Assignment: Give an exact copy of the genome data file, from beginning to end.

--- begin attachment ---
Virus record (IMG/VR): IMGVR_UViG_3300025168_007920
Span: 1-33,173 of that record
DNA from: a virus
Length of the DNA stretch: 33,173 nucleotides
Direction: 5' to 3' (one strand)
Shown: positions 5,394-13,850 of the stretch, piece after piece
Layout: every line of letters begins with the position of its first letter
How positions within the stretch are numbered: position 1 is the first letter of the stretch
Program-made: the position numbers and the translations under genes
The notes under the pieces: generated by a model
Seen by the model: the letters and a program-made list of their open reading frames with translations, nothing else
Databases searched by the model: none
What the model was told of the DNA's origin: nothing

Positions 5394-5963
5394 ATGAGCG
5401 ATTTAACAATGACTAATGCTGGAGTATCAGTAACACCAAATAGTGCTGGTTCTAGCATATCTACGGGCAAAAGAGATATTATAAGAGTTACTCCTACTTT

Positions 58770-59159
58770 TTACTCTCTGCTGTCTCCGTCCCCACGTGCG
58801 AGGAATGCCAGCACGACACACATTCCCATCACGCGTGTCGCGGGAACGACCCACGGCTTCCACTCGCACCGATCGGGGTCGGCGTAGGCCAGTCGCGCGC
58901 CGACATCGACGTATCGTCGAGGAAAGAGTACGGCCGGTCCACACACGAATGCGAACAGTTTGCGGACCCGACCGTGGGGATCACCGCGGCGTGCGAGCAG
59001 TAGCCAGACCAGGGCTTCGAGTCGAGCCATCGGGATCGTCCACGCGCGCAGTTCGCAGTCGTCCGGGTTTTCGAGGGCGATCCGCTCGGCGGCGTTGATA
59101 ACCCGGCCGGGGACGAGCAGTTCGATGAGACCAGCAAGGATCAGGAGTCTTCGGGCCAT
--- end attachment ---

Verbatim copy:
Virus record (IMG/VR): IMGVR_UViG_3300025168_007920
Span: 1-33,173 of that record
DNA from: a virus
Length of the DNA stretch: 33,173 nucleotides
Direction: 5' to 3' (one strand)
Shown: positions 5,394-13,850 of the stretch, piece after piece
Layout: every line of letters begins with the position of its first letter
How positions within the stretch are numbered: position 1 is the first letter of the stretch
Program-made: the position numbers and the translations under genes
The notes under the pieces: generated by a model
Seen by the model: the letters and a program-made list of their open reading frames with translations, nothing else
Databases searched by the model: none
What the model was told of the DNA's origin: nothing

Positions 5394-5963
5394 ATGAGCG
5401 ATTTAACAATGACTAATGCTGGAGTATCAGTAACACCAAATAGTGCTGGTTCTAGCATATCTACGGGCAAAAGAGATATTATAAGAGTTACTCCTACTTT

Positions 58770-59159
58770 TTACTCTCTGCTGTCTCCGTCCCCACGTGCG
58801 AGGAATGCCAGCACGACACACATTCCCATCACGCGTGTCGCGGGAACGACCCACGGCTTCCACTCGCACCGATCGGGGTCGGCGTAGGCCAGTCGCGCGC
58901 CGACATCGACGTATCGTCGAGGAAAGAGTACGGCCGGTCCACACACGAATGCGAACAGTTTGCGGACCCGACCGTGGGGATCACCGCGGCGTGCGAGCAG
59001 TAGCCAGACCAGGGCTTCGAGTCGAGCCATCGGGATCGTCCACGCGCGCAGTTCGCAGTCGTCCGGGTTTTCGAGGGCGATCCGCTCGGCGGCGTTGATA
59101 ACCCGGCCGGGGACGAGCAGTTCGATGAGACCAGCAAGGATCAGGAGTCTTCGGGCCAT